While many people automatically assume that they’ll give birth in a hospital, in fact, this isn’t necessarily the case these days. More women are starting to choose to give birth with a midwife rather than a doctor, and when they describe the positive experiences that they have had it becomes clear why this change is starting to become more prevalent.
The media has, for many years now, been giving women the impression that giving birth is a dangerous and painful experience which needs specialist hospital care, close doctor intervention and the use of drugs. However, women who have opted for midwife-led care find that they not only managed to stay safe but they also found childbirth a much less frightening experience.
So, just why are more people choosing midwives over doctors?
Levels Of Care
The traditional prenatal procedures are pretty standard. You’ll see your doctor once a month, be poked and prodded, interact with your OB/GYN every appointment for a couple of minutes and then if you’re lucky, they might attend your birth. When a woman opts for midwife care, however, the procedures are very different.
Women have either a dedicated midwife or a team that they will get to know over the nine months of their pregnancy. Appointments still take place once a month until the last month or so when they become more frequent. Unlike appointments with a doctor, however, a midwife appointment will be much more patient-led.
While midwives check on the mother’s health in the same was as a doctor, they won’t force anything on her and will give her all the information she needs to make her own decisions in an informed way.
The Environment And Experience
In a hospital setting, the experience of childbirth can be unnecessarily clinical. Women are often made to lie on their back, connected up to equipment that prevents them from moving around as they feel they need to. In a midwife birthing center, the environment is much more homely.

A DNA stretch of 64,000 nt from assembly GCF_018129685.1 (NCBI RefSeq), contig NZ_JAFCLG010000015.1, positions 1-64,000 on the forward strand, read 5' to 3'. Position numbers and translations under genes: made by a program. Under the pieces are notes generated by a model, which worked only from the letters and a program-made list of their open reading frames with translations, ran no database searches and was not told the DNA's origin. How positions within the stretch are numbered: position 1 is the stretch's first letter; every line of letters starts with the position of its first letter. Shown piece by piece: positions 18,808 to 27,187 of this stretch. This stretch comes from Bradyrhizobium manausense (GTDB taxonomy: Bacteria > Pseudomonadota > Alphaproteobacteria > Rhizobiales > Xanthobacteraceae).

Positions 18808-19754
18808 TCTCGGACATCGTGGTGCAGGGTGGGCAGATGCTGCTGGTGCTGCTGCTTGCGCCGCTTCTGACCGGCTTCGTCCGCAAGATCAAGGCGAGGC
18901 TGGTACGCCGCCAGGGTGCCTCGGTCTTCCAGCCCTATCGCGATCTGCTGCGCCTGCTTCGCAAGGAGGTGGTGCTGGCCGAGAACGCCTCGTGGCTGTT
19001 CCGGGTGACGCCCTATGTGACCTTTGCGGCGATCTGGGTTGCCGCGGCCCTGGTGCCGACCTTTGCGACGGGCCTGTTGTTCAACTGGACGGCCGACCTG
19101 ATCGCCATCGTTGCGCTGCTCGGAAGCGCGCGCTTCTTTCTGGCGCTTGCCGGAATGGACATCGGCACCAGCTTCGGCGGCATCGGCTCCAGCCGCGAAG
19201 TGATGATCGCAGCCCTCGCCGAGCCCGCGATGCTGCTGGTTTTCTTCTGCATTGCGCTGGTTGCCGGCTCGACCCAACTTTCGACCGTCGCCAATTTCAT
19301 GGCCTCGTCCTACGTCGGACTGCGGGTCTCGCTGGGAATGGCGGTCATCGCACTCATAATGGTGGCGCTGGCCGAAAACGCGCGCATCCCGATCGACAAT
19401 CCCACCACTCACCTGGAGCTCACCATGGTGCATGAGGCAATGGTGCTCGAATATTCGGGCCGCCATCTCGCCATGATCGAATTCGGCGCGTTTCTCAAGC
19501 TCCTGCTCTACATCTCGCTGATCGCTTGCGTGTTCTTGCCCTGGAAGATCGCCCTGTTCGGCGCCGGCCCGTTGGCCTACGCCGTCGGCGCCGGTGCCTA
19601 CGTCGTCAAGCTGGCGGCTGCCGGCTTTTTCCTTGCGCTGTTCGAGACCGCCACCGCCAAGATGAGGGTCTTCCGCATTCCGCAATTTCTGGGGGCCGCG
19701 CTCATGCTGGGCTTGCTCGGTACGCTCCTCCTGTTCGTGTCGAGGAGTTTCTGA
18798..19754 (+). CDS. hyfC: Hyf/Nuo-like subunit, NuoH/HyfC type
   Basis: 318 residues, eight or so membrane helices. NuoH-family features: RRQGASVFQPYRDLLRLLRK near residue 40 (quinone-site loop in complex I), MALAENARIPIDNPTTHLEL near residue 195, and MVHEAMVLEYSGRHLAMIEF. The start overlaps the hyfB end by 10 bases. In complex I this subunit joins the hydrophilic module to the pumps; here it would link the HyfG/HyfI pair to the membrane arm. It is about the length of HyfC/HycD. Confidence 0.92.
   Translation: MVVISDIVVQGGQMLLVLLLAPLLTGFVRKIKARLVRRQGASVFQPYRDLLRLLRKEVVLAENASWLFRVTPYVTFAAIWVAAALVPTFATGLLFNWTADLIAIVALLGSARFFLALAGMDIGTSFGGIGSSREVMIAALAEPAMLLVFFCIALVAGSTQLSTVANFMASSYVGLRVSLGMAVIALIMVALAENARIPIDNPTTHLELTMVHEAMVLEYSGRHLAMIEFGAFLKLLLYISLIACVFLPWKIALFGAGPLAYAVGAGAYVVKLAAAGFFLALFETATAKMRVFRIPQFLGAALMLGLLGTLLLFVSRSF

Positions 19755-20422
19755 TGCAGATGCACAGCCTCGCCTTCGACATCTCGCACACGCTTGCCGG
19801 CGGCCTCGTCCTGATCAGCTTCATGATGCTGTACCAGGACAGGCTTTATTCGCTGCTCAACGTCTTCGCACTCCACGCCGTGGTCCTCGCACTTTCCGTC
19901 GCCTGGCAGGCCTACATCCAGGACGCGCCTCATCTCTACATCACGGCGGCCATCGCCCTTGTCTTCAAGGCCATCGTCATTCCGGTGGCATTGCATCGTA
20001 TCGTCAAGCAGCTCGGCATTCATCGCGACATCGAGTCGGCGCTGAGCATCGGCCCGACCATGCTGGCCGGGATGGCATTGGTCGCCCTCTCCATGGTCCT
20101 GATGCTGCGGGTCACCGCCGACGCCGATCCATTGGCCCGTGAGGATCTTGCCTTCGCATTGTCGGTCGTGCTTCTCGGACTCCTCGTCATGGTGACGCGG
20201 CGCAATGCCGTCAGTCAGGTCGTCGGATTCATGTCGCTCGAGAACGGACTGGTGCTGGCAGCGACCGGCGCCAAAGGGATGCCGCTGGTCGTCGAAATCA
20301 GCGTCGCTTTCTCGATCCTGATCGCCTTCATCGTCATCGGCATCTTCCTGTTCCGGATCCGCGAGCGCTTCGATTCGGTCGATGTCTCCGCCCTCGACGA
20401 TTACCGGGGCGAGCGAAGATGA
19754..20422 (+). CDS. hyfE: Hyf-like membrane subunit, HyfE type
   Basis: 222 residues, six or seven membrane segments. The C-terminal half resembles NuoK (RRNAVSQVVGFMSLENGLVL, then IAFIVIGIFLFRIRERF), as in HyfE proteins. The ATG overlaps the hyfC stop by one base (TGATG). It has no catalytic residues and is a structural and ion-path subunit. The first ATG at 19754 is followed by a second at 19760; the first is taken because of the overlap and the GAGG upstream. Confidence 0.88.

There are features like birthing pools and women can give birth in any position they choose, going at their own pace without rushing or unnecessary clinical interventions. When women opt for midwife care they can also choose to have a home delivery if they choose to, something that isn’t possible with doctor-led care.
No Unnecessary Interventions
When a woman has a doctor-led birth in hospital, they often find that their labor is sped up using drugs if they’re thought to be progressing too slowly. Many of those drugs increase the pain experienced while also distressing the baby and this means that more interventions become necessary. This includes pain medication for the mother, more stimulants to speed the labor still further if the pain meds slow down the contractions and possibly a forceps birth or C-Section if the baby gets too stressed by the process.
Women who want better control over their labor are opting for midwife care so that they can avoid any unnecessary drugs from impeding their body as it works to do what it was designed to do naturally. As midwives are trained and highly experienced in natural deliveries, they are much more capable of dealing with women in labor without having to resort to drugs and interventions, and this means that women are in naturally safer hands as long as their delivery isn’t a high risk one.
The European Way
Women who are interested in using a midwife rather than a doctor for their birth experience can rest assured that this is standard practice in Europe. In fact, it is almost exclusively in the USA that women are expected to give birth in a clinical hospital environment. In Europe, Japan and Australia, where midwife-led deliveries are the norm, fewer infants and mothers die and the C-section rate is also exponentially lower.
At the end of the day, every woman knows best what type of delivery is right for them, and making the right decision to suit their own needs and preferences is essential at such an important time. However, for those women who are looking for a more personal touch and who are not at high risk, a midwife-led birth could be a wonderful experience.